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Edgemont's Simons becomes all-time leading basketball scorer
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HIGH SCHOOL BASKETBALL

Edgemont's Simons becomes all-time leading basketball scorer

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Some may say that growing up in a small town isn’t real exciting for a teenager, but for Edgemont’s Caleb Simons, it has definitely had its perks as an athlete.

Simons, a senior and a multi-sport athlete, became the all-time leading scorer for Edgemont basketball (boys and girls) Monday night after surpassing Laura Sedlacek, who held on to that title since the 1990s.

Last season, he surpassed Lathen Stevens, who held the scoring record on the boys’ side, and was one of the team’s standout players when Simons entered the program as an eighth-grader.

Heading into his first season of basketball, Simons knew of the school records, but didn’t really think he’d be where he is now and admits getting the record was a bit humbling at first.

“When I was a freshman, I didn’t think I’d get as far as I have,” he said. “It gives me a little more motivation to keep working hard and pushing to strive to do better for the last couple of games we’ve got this season. It is definitely exciting for me.

“When I was in junior high, I knew the records and I knew they were reachable if I stayed dedicated and worked hard.”

On the court early

Edgemont head basketball coach Joe Martin could see from the beginning that Simons was going to be an every-day player for the rest of his career.

“This is our fifth year working together and coaching him,” he said. “In his first game as an eighth-grader, we lost by one and he had a chance at a game-winning layup. After he missed, he was so aggressive that he immediately went for the rebound and fouled this kid from New Underwood in a one-and-one situation. Even then, as an eighth-grader, I knew he was one of those kids who needed to be on the floor.”

More than anything for Martin was Simons' work ethic early in his athletic career, especially once the season was over.

“He started working hard to set himself up for success in junior high,” Martin said. “In eighth grade, he started running track, and that work ethic really started to show during track season. We would lift weights Mondays and Wednesdays during track season, and he attended every single session as an eighth-grader.”

While Simons surpassed Sedlacek’s scoring record with 1,570 points, he isn’t only known for his scoring ability as he also holds the record for career rebounds at 708 and free throws made at 369.

He is currently averaging about 23.5 points and 11.5 rebounds a game to lead the Moguls this season.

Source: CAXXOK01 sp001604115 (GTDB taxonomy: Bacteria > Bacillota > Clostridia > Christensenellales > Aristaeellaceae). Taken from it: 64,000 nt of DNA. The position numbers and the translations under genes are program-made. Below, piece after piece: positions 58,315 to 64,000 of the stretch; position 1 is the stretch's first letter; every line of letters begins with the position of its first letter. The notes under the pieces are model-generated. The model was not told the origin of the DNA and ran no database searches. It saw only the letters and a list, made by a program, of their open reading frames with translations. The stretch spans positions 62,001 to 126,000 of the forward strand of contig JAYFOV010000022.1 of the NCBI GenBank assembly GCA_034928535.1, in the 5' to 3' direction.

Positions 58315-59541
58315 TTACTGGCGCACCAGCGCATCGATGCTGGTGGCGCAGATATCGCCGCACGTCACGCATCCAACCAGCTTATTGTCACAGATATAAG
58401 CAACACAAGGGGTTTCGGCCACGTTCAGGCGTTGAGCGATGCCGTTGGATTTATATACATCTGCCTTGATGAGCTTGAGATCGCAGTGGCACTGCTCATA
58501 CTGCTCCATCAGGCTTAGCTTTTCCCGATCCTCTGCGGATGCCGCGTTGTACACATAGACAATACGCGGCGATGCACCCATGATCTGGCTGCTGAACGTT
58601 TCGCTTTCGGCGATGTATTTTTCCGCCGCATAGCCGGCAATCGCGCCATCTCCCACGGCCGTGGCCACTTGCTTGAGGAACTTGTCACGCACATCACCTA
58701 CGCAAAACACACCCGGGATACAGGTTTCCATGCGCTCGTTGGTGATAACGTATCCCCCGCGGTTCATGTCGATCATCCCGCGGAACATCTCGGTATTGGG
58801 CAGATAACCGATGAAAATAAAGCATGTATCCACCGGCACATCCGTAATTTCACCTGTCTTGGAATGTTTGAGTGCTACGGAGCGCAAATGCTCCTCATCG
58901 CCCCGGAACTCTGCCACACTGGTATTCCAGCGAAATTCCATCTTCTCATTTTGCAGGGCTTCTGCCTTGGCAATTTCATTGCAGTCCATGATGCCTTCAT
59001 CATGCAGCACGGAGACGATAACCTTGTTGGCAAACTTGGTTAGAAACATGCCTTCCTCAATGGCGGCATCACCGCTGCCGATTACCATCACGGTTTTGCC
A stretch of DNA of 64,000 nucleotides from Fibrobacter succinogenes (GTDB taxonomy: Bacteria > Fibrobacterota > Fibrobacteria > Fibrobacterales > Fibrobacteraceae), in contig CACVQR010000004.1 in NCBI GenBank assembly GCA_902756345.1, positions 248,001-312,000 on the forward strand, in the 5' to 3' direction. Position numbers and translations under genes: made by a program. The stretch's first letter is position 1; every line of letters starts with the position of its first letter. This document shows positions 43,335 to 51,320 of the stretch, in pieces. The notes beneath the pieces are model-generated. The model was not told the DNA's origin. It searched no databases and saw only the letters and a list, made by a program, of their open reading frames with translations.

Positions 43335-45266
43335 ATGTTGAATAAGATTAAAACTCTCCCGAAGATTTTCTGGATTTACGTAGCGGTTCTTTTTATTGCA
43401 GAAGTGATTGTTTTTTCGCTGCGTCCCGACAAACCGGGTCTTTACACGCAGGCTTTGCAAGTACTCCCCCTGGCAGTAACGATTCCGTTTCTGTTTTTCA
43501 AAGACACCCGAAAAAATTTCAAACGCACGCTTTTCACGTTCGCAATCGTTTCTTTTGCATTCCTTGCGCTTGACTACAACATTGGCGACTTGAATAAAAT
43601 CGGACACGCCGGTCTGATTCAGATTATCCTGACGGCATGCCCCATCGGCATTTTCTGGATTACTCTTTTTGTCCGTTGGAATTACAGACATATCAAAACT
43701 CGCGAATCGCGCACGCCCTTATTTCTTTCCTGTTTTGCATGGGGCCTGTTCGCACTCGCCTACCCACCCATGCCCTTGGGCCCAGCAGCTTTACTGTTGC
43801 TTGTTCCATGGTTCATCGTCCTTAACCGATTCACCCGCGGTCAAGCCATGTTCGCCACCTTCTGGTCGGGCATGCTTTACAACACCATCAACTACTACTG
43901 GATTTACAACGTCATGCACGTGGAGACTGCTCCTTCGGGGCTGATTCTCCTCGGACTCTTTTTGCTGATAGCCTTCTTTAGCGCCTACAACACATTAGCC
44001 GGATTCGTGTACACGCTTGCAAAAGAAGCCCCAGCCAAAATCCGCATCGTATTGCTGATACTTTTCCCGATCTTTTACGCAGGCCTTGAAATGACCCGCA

He credits the hard work he has put in over the years to something his dad (Sam) taught him when he was young. It also helped to have athletic siblings in the house to push him.

“When I was young, something my dad always pushed was that if you are going to do something, you might as well do it to the best of your ability,” he said. “My older brothers also made me more competitive, and it made me want to be better than them. When I got to the age where I was allowed to start weightlifting, I just made sure Coach (Martin) was all right with it and got to the weight room as much as possible. Not for anything in particular, but just preparing myself to be better all around.”

Luckily for Simons, he was able to work with previous standout Stevens and is still friends with him to this day.

“As a kid I always looked up to Lathen Stevens,” Simons said. “He was the leading boys’ scorer, and I always wanted to be better than him.”

Last season, Simons passed Stevens on the boys’ scoring list.

Sharpshooter on the range

Along with his love for basketball and football, Simons has had plenty of success in clay target and trap shooting, a hobby he’s taken up over the years alongside his dad.

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“I spent a lot of time doing that in the summer as a hobby,” he said. “My daily routine was I would lift weights in the morning, go to work, and then if I have time, I’ll go out to the trap range for practice. Last year, I was 80 points away from making the All-America team, and I shot close to 30,000 rounds, counting practice.”

While he didn’t make the All-America team, he did succeed, earning a state champion runner-up in clay target league, state champion as an eighth-grader (first year), runner up as a ninth-grader, and state champion the last two years.